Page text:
|General Secretary||Rod Miles|
|Founded||11 April 1997|
|Headquarters||Hudson Road, Albion, Queensland, Australia|
|Membership (2015)||5,000[better source needed]|
Climate change denial
|Political position||Right-wing to far-right|
|Slogan||We've got the guts to say what you're thinking|
|Split into||New Country Party|
City Country Alliance
One Nation NSW
Pauline Hanson's UAP
|House of Representatives|
0 / 151
2 / 76
1 / 93
|Western Australian Legislative Council|
2 / 36
|New South Wales Legislative Council|
2 / 42
Pauline Hanson's One Nation (PHON or ONP), also known as One Nation or One Nation Party, is a political party in Australia. One Nation was founded in 1997, by member of parliament Pauline Hanson and her advisors David Ettridge and David Oldfield after Hanson was disendorsed as a federal candidate for the Liberal Party of Australia. The disendorsement came before the 1996 federal election because of comments she made about Indigenous Australians. Hanson sat as an independent for one year before forming Pauline Hanson's One Nation.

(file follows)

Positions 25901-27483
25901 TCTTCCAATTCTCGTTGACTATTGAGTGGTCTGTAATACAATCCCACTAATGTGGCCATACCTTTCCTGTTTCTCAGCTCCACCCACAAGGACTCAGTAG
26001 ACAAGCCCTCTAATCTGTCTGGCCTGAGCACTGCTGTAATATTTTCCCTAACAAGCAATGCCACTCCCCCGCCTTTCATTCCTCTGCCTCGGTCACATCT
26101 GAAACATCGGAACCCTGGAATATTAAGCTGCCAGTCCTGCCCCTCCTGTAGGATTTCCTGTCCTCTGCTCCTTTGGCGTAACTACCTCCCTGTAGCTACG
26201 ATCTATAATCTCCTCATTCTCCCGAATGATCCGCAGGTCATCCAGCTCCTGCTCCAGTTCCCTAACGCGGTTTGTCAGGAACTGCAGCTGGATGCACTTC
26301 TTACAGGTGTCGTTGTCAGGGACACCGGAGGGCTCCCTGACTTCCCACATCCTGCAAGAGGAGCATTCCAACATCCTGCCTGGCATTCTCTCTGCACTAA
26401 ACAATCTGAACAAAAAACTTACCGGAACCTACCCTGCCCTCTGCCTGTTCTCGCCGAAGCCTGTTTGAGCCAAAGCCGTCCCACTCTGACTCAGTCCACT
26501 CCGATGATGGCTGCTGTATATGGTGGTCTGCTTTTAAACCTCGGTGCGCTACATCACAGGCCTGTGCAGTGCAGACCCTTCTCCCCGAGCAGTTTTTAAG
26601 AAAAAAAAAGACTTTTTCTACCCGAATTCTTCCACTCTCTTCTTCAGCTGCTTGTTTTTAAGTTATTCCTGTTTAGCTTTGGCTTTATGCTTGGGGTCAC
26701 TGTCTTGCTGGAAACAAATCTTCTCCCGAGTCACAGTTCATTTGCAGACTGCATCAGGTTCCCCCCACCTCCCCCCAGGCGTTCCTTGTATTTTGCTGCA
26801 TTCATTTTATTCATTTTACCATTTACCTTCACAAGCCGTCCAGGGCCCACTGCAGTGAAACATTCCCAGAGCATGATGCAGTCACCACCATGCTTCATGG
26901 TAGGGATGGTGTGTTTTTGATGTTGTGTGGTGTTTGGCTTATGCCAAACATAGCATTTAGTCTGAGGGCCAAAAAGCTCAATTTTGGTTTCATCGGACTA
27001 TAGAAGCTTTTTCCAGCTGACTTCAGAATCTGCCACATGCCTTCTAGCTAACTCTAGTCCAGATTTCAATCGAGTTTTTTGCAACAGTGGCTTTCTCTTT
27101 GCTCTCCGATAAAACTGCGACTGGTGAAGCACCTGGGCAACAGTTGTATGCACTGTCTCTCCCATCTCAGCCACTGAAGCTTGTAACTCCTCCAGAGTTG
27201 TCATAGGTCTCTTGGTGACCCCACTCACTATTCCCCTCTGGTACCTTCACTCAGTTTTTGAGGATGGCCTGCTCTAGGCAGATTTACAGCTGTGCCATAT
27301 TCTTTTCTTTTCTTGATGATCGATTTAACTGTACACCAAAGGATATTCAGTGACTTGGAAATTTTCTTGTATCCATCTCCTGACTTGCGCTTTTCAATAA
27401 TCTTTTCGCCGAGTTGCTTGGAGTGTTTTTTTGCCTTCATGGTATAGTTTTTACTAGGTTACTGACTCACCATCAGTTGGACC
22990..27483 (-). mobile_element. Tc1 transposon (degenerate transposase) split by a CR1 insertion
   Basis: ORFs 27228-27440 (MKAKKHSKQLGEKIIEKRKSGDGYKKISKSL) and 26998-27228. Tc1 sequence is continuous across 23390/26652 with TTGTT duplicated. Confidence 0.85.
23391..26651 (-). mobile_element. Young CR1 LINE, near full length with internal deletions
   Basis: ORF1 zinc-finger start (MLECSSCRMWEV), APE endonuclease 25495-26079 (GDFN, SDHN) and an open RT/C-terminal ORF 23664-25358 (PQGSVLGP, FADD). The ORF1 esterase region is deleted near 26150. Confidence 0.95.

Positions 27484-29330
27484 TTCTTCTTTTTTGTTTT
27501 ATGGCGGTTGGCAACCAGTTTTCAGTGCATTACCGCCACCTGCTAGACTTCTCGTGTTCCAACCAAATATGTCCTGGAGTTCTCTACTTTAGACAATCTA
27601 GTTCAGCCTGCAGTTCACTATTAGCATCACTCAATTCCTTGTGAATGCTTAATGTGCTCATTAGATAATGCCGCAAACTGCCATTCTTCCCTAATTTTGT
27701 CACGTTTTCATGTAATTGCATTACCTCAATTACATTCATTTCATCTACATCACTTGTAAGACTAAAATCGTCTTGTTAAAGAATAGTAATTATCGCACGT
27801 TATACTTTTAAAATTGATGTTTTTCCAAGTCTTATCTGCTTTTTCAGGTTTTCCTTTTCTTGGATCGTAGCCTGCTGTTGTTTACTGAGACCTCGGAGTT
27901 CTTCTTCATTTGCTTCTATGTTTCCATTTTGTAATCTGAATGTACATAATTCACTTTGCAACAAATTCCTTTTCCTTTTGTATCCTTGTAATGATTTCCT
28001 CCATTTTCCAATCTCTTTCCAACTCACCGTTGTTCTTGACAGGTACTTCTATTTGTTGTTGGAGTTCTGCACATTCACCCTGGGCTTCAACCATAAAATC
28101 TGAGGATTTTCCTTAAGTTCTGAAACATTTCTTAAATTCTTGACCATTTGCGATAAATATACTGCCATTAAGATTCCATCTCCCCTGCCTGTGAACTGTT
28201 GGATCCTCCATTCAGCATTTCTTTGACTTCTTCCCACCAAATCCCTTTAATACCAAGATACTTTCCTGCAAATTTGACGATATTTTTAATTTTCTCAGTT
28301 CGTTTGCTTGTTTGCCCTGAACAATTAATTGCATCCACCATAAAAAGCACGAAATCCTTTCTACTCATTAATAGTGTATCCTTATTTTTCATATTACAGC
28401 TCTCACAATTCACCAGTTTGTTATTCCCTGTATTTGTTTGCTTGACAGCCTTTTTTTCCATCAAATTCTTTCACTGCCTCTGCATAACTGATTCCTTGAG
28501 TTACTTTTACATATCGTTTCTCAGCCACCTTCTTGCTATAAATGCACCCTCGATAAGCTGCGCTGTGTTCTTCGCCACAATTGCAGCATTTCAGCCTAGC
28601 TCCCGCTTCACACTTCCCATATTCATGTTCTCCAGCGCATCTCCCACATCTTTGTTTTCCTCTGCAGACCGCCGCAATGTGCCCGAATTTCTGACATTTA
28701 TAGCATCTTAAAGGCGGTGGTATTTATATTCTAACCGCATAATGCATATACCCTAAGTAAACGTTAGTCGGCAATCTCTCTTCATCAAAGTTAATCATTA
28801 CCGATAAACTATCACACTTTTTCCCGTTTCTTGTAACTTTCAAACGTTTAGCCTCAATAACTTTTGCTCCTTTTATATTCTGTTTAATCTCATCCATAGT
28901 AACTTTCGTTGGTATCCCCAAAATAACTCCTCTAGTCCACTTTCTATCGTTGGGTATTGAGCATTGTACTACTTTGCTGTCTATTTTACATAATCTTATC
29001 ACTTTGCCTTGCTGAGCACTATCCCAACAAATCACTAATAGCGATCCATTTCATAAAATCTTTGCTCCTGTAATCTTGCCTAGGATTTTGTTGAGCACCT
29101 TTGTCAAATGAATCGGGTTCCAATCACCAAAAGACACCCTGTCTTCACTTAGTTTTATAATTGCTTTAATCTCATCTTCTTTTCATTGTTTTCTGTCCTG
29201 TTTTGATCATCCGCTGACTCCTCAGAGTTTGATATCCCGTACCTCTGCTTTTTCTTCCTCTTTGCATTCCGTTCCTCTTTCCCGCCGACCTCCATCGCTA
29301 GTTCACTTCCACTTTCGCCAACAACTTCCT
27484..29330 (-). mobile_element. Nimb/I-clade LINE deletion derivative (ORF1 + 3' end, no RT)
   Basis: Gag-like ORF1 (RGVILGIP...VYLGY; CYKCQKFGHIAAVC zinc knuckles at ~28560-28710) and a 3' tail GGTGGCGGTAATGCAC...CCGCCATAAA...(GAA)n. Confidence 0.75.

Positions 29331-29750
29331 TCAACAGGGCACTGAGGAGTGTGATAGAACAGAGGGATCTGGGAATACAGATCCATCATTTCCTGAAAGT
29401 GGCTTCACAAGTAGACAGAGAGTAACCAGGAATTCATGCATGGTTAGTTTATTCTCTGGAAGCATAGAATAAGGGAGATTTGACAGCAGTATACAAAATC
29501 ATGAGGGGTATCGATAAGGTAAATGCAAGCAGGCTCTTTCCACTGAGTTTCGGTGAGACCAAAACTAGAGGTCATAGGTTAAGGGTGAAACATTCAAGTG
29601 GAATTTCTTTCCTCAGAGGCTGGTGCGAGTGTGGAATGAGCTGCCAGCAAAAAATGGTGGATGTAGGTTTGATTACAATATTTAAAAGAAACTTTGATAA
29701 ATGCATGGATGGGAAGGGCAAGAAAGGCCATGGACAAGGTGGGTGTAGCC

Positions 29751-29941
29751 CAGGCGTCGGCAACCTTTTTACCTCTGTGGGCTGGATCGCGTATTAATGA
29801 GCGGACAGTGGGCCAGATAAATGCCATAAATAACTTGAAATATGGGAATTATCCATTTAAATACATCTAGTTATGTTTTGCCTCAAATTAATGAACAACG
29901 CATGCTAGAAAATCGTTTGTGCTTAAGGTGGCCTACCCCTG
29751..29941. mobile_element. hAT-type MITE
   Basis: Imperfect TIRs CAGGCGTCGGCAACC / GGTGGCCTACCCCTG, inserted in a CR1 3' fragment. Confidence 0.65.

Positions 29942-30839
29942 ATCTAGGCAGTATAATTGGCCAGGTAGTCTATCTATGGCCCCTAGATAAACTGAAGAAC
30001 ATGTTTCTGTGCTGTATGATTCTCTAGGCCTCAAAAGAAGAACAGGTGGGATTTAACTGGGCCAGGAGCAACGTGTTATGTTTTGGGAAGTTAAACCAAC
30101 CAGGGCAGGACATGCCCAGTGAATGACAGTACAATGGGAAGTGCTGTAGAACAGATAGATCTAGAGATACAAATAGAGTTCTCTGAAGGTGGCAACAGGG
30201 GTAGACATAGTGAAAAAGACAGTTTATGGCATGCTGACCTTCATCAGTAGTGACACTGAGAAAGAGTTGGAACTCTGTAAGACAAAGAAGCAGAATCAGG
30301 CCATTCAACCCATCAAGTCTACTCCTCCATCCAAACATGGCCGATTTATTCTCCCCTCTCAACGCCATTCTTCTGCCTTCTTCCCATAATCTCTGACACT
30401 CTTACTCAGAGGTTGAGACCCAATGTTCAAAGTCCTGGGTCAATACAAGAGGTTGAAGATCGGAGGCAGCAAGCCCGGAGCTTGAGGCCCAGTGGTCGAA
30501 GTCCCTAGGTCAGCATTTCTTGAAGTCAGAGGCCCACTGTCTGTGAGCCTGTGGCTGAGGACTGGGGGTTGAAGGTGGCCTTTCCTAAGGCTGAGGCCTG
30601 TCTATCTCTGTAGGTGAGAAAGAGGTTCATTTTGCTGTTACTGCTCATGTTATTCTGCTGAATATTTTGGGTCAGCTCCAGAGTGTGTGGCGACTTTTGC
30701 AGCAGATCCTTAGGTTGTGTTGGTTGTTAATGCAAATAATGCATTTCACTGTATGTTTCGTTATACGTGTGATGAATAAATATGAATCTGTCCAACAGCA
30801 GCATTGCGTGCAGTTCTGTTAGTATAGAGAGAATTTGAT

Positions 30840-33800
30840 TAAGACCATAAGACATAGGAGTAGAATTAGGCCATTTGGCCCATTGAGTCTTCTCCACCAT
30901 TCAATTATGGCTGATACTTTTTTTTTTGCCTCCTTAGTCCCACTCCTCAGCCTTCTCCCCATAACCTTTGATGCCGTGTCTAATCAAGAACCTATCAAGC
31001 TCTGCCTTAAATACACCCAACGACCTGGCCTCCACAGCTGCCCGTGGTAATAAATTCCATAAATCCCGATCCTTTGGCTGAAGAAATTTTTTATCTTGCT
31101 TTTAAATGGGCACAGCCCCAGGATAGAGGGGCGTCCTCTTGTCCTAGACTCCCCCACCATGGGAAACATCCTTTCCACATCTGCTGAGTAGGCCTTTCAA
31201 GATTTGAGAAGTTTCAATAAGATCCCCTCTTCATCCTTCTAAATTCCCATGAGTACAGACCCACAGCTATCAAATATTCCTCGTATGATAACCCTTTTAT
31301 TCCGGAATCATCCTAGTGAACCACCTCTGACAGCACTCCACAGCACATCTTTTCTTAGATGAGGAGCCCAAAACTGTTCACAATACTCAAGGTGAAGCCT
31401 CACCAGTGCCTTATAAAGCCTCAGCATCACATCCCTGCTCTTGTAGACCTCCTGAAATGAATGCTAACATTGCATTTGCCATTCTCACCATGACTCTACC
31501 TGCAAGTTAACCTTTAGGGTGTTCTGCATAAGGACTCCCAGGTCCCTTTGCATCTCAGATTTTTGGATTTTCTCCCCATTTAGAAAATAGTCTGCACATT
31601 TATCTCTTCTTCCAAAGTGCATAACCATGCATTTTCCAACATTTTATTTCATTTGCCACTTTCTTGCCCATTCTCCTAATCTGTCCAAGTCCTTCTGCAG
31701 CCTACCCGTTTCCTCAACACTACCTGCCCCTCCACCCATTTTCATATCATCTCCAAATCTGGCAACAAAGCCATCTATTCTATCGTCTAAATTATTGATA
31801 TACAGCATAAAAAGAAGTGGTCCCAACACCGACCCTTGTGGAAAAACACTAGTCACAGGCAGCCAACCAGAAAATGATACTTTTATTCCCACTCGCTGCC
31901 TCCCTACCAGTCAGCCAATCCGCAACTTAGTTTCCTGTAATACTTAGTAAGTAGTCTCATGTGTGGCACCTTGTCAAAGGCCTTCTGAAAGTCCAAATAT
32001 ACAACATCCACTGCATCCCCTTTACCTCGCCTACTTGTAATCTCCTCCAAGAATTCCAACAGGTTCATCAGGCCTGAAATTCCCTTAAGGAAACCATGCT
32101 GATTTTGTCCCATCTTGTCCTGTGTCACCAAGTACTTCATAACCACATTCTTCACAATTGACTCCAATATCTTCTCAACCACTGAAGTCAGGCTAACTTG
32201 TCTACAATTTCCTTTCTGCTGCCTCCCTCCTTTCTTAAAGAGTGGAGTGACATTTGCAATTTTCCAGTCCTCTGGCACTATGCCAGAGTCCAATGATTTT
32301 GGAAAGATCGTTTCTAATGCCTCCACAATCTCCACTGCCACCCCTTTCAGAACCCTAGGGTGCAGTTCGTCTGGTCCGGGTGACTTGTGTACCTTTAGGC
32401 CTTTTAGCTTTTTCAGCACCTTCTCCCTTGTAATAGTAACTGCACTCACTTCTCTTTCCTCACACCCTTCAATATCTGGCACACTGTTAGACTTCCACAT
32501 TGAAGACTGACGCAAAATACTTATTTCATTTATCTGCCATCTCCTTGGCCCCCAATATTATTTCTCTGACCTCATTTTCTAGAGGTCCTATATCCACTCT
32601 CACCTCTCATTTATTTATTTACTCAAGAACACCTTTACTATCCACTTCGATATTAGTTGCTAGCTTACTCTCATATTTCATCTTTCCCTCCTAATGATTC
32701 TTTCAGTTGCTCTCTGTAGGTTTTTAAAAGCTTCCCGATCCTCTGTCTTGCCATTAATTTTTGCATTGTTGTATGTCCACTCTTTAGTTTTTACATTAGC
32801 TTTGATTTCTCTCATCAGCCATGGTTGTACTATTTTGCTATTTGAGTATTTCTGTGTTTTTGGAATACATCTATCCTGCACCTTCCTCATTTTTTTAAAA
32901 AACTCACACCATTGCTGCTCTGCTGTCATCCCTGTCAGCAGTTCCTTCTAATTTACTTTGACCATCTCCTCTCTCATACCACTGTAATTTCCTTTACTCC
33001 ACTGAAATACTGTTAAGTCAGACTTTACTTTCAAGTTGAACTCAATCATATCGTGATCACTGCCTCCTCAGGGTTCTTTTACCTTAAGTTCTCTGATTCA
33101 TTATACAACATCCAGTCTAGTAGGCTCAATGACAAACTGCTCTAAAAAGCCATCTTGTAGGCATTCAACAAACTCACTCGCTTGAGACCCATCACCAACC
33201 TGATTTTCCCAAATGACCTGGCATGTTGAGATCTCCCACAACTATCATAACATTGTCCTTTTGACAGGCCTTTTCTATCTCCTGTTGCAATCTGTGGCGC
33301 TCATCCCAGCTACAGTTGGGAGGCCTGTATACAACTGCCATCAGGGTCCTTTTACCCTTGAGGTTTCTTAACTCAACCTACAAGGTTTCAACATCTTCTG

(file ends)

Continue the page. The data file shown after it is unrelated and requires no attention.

Federally, no One Nation candidate has ever been elected to the House of Representatives (Hanson was already a member of the House when One Nation was formed). However, one candidate from the party was elected to the Senate in the 1998 federal election, and four One Nation senators were elected in the 2016 federal election. In state politics, however, One Nation has performed better. At the 1998 Queensland state election the party gained more than 22% of the vote in Queensland's unicameral legislative assembly, winning 11 of the 89 seats. David Oldfield was elected to the New South Wales Legislative Council as a One Nation candidate, but he was expelled from the party and later formed the unsuccessful splinter group, One Nation NSW. Three members were elected to the Western Australian Legislative Council.
One Nation changed its name back to "Pauline Hanson's One Nation" in June 2015.